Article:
INTRODUCTION

Cancer is a major age-related disease worldwide. Each year, over 575,000 people die of cancer, and more than 1.5 million people are diagnosed [12]. Colorectal cancer (CRC) is one of the most common cancers and has an overall 5-year survival rate of only approximately 55% [34]. A contributing factor of this poor prognosis of CRC is its propensity to invade adjacent tissues and metastasize to distant organs [57]. Oral squamous cell carcinoma (OSCC) is the fourth most common cancer worldwide. In Taiwan, OSCC is the most common cancer in men, with nearly 5400 new cases and 2200 deaths per year. Despite advances in systemic therapies, the 5-year survival rate of OSCC has not improved over the past four decades [89]. For patients with recurrent disease or distant metastases, treatment options are more limited and overall survival is less than 1 year [10]. Therefore, elucidating novel mechanisms underlying CRC and OSCC progression and developing potential treatment strategies are both major priorities in cancer research.

Emerging evidence indicates that fundamental differences exist between the metabolic pathways of normal and malignant cells [1113]. In contrast to normal cells, which derive most of their usable energy through oxidative phosphorylation, cancer cells depend heavily on substrate phosphorylation pathways to meet energy demands [1416]. Ketogenesis is a crucial alternative metabolic pathway that provides lipid-derived energy for various organs during carbohydrate deprivation such as in fasting [17]. Ketone bodies may be vital fuel in ketogenesis for tumor initiation or metastasis. Therefore, ketone bodies are a potential high-energy resource that can enable a tumor to grow even when cut off from a blood supply [18, 19]. Mitochondrial 3-hydroxy-3-methylglutaryl-CoA synthase (HMGCS2), part of the HMG-CoA family of proteins, is the rate-limiting enzyme that catalyzes the first reaction in ketogenesis. Mutations in this gene are associated with HMG-CoA synthase deficiency [20]. Recent studies have provided evidence that several proteins in the ketogenesis pathway, including HMGCS2, acetyl-CoA acetyltransferase (ACAT1), D-hydroxybutyrate dehydrogenase (BDH1), 3-hydroxy-3-methylglutaryl-CoA lyase (HMGCL), and 3-ketoacid-coenzyme A transferase 1 (OXCT1), were upregulated in prostate cancer cells [21]. However, the roles of HMGCS2 in OSCC and CRC are not currently known.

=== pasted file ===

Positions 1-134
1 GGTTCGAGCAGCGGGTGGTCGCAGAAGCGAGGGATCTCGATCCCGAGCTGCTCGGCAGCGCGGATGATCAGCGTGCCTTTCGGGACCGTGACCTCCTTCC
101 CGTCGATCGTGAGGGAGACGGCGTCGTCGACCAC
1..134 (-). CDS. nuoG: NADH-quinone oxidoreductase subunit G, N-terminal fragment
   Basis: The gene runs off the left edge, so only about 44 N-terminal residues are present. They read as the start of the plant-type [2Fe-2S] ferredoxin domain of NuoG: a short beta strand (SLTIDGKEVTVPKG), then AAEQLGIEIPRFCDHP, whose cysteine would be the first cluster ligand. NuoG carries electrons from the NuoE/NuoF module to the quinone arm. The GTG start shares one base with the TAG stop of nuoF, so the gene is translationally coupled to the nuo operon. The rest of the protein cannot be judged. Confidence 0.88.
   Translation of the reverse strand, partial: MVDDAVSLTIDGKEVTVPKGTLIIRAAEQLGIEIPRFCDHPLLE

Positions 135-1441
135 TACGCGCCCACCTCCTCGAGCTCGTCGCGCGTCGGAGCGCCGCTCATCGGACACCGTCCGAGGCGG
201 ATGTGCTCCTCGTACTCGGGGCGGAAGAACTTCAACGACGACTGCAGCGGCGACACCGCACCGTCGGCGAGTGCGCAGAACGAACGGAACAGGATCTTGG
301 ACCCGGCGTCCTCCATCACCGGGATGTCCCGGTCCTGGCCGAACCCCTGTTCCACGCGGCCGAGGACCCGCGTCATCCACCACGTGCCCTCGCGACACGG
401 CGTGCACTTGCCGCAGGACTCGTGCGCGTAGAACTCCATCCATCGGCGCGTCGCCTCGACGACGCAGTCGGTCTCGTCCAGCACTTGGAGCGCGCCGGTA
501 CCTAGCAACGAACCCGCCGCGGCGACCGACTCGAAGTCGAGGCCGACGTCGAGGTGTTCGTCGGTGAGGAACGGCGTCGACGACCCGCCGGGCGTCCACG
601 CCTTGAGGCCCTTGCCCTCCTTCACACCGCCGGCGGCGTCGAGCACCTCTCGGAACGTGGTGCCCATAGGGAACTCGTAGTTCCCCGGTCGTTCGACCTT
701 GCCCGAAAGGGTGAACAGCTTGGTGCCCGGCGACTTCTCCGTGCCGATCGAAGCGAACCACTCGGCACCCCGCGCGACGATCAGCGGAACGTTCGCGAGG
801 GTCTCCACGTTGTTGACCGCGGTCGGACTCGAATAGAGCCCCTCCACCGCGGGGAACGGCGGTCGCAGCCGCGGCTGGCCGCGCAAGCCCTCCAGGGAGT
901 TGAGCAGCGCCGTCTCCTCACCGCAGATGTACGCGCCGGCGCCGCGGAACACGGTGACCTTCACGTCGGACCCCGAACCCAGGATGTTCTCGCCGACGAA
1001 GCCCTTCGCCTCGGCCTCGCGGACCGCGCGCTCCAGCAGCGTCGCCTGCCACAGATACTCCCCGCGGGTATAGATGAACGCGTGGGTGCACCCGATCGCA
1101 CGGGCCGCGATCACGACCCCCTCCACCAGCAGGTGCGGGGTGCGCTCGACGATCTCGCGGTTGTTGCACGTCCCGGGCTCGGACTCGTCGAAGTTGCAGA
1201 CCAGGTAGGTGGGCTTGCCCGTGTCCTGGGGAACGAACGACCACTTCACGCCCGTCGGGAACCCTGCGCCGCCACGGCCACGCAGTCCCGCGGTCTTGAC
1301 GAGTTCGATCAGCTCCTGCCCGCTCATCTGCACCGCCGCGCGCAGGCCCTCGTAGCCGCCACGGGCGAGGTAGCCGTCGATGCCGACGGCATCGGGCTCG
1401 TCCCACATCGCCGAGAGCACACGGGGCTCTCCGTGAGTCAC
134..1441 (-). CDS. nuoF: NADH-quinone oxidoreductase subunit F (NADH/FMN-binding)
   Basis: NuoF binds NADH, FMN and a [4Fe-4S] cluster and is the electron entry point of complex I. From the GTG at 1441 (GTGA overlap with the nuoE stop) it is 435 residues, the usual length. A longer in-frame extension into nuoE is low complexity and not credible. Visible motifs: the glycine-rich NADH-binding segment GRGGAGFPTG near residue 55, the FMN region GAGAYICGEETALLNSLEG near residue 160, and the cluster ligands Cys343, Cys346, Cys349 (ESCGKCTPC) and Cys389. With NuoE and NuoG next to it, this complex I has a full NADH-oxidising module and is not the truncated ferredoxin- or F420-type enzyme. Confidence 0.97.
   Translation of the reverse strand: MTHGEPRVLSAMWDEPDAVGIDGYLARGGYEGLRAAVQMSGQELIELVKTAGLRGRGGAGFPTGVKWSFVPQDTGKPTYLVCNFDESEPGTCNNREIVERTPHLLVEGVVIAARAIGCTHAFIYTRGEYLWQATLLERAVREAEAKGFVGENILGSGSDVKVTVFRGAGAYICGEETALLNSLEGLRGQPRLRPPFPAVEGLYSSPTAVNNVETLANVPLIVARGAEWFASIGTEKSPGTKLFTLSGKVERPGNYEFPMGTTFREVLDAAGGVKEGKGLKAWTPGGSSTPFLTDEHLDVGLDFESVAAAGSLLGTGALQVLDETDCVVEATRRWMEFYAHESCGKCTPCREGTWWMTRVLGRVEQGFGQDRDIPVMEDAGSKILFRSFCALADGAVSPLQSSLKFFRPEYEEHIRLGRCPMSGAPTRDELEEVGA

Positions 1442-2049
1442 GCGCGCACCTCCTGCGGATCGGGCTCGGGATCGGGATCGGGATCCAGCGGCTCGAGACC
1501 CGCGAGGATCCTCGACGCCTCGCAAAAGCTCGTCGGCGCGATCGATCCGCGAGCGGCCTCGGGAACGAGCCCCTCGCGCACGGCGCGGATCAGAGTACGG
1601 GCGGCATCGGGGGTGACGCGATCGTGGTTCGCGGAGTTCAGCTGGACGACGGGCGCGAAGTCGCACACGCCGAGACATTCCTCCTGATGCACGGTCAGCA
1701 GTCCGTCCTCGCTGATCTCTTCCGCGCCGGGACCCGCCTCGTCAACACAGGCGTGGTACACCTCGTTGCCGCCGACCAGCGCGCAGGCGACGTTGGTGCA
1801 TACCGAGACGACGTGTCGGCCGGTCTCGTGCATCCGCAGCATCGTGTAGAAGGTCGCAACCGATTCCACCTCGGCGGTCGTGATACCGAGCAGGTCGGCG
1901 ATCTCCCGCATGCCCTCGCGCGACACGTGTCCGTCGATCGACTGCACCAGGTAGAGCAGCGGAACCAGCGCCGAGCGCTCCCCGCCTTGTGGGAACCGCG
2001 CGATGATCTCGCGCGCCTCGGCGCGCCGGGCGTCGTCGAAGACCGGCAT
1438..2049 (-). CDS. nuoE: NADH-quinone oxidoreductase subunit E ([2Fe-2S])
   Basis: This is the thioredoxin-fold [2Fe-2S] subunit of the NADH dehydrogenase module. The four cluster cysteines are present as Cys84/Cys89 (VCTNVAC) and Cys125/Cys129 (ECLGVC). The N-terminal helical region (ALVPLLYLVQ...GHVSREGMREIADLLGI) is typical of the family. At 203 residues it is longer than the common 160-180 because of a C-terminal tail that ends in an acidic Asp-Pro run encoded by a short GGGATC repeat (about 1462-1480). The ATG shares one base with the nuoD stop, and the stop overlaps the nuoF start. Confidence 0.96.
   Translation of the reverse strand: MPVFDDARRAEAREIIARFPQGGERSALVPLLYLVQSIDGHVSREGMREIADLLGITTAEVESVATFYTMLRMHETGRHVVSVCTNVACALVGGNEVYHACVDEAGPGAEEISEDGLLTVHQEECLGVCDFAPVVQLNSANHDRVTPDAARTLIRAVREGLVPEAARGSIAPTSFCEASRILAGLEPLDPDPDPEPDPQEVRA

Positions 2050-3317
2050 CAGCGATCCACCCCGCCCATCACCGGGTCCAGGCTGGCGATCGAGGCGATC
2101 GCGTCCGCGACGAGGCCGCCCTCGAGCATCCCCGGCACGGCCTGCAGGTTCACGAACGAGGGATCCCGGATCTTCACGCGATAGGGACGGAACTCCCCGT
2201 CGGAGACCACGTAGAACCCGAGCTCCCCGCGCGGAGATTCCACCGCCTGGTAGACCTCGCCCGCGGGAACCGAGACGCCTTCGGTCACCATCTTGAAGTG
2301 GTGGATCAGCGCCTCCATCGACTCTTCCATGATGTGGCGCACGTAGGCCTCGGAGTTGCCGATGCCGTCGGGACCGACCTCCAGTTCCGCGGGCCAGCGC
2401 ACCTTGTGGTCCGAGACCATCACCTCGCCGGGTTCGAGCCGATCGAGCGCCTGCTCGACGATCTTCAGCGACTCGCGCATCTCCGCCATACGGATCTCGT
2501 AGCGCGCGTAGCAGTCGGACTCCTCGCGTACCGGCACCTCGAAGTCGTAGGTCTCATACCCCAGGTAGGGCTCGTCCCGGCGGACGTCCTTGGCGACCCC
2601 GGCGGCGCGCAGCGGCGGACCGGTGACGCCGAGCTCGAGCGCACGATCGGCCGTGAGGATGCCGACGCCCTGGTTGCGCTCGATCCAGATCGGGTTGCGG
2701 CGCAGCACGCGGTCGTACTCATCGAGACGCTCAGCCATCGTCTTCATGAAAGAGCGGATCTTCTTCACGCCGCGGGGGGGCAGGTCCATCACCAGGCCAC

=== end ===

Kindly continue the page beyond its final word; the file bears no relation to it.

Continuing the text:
In this study, we hypothesized that HMGCS2 may enhance cell invasion and metastasis during CRC and OSCC progression. We demonstrate that HMGCS2 functions as a transcriptional factor that binds to peroxisome proliferator-activated receptor alpha (PPARα), resulting in Src expression and activation in a metabolically independent manner.

RESULTS

HMGCS2 mRNA expression is positively correlated with CRC and OSCC patients’ TNM stage, survival rate, and lymph node metastasis

To examine the clinical relevance of HMGCS2 mRNA in patients with CRC, tissue was collected from both human CRC (n = 112) and OSCC (n = 140) tumors, and real-time quantitative RT-PCR analysis was performed. In CRC, higher HMGCS2 mRNA expression levels were significantly associated with advanced TNM staging (P = 0.009, Figure 1A) and lymph node metastasis (P < 0.001, Figure 1B). Furthermore, HMGCS2 mRNA expression was significantly higher in CRC patients with recurrence (P = 0.002, Figure 1C). To further clarify the correlation between postoperative patient survival and HMGCS2 expression, we defined cutoff values as fold changes > 0.978 of baseline HMGCS2 mRNA levels, as calculated through receiver-operating characteristic analyses, according to the most accurate predictive probability. On the basis of these criteria, the patients were divided into high (fold change > cutoff values) or low (fold change ≦ cutoff values) populations. Kaplan–Meier survival curves showed that CRC patients with low HMGCS2 expression (n = 55) survived significantly longer than did those with high HMGCS2 expression (n = 57; P < 0.001; Figure 1D). The cumulative 5-year survival rate for patients with low HMGCS2 expression was 95.1%, whereas that for those with high HMGCS2 expression was only 38.2%.